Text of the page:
740.00119 Control (Germany)/11–1948: Telegram

The Ambassador in the United Kingdom (Douglas) to the Secretary of State, at Paris

top secret   urgent

896. Personal for Secretary from Douglas.

I had no knowledge of decision contained in preamble to Trusteeship Agreement that question of ownership Ruhr Industries should be determined by future German Government until it was announced publicly. I feel that the implications of this decision are far-reaching and are closely related to the problem of peace and security in Europe, and therefore wish to submit my personal views on the matter to you.
It seems to me that it was an issue to be decided by the governments concerned and not by the Military Governors since it is not an occupational matter. Furthermore, a basic decision respecting the future ownership of the Ruhr Industries concerns not only the Two Powers exercising joint control of the area but also of France and the other Western European nations co-operating with US in re-establishing peace in Europe.
Apart from above jurisdictional aspect, decision (urged by Brit) politically was of doubtful validity since it may weight a determination in favor of nationalization of Ruhr Industries by a future German Government, and through such concentration of the greatest economic power in Europe may constitute a serious threat to future peace.
Decision also precludes International Ownership of which there are many varieties not only governmental in character but also of private nature. While I stated during London Conference US Govt position of opposition to International Public Ownership of Ruhr Industries, I believe it is worthwhile exploring certain types of International Ownership so that Nationals (not Governments) of Benelux, France, UK, US, and Germany might acquire holdings in Ruhr Industries.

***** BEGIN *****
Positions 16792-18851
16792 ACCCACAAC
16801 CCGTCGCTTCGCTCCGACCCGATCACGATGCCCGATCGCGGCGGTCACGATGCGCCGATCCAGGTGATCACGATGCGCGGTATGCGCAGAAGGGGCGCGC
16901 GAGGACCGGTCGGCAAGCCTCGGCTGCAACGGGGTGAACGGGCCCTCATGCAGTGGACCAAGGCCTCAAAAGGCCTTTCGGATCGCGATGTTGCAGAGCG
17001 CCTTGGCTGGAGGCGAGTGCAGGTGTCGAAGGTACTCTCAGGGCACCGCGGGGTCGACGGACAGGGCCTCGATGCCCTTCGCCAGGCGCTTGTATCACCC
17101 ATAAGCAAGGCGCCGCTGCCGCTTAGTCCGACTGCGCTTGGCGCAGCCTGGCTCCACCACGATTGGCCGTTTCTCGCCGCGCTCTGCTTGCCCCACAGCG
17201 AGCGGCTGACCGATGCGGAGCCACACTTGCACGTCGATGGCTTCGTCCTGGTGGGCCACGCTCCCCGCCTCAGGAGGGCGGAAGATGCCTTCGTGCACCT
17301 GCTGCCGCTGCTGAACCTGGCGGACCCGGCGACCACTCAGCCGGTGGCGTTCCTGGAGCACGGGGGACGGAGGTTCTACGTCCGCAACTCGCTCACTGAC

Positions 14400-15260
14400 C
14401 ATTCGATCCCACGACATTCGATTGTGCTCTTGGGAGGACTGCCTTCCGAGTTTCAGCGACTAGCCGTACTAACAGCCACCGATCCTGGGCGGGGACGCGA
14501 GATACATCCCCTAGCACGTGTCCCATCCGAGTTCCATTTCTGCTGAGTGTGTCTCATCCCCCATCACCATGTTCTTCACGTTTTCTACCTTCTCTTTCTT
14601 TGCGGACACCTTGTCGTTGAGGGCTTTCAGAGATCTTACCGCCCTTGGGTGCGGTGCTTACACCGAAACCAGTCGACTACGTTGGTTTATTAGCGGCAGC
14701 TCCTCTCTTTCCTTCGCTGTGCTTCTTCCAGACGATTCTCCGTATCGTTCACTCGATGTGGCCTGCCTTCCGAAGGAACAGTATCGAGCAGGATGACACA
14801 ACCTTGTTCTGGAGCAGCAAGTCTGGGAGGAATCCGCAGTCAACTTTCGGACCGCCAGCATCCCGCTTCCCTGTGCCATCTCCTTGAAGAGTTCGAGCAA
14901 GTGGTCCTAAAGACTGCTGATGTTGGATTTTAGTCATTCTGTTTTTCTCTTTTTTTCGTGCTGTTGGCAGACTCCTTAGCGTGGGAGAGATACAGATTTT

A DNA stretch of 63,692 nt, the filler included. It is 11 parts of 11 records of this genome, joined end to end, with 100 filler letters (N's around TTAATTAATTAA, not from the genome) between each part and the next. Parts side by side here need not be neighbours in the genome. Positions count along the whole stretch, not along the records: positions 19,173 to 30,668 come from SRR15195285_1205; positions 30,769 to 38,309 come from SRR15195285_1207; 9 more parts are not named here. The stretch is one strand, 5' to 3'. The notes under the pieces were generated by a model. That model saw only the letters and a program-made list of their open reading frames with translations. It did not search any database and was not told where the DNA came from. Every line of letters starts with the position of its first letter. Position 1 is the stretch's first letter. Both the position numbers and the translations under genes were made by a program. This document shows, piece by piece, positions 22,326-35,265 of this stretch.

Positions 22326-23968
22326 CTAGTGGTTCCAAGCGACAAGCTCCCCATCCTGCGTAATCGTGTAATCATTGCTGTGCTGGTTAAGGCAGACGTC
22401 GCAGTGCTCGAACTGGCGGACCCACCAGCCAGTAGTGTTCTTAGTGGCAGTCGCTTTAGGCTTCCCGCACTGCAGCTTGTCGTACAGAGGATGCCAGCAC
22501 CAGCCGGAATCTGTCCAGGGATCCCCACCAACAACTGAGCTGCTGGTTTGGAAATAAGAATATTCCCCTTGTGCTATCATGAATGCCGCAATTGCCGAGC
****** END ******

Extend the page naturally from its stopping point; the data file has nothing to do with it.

I am doubtful whether question of private International Ownership has been studied as carefully as it deserves. Though the French are apparently thinking along line of Public International Ownership, it seems to me that they might be agreeable to some other form which gives them jointly with other Allied interests some voice in the management of the Ruhr, and at the same time would not adversely affect their security needs.
I feel that we are on the hook and should, if we can do so, devise some means of getting off it. While I think we should avoid action [Page 516] which might constitute a public repudiation of decision of Military Governors, I believe a device might be found which would lead US out of this impasse and enable the governments concerned to reconsider the matter and implicitly to modify the decision of the Military Governors. In this connection one must, of course, take into account statements already made in British Parliament with respect to the issue.
Jackson will be able to elaborate further on views expressed above.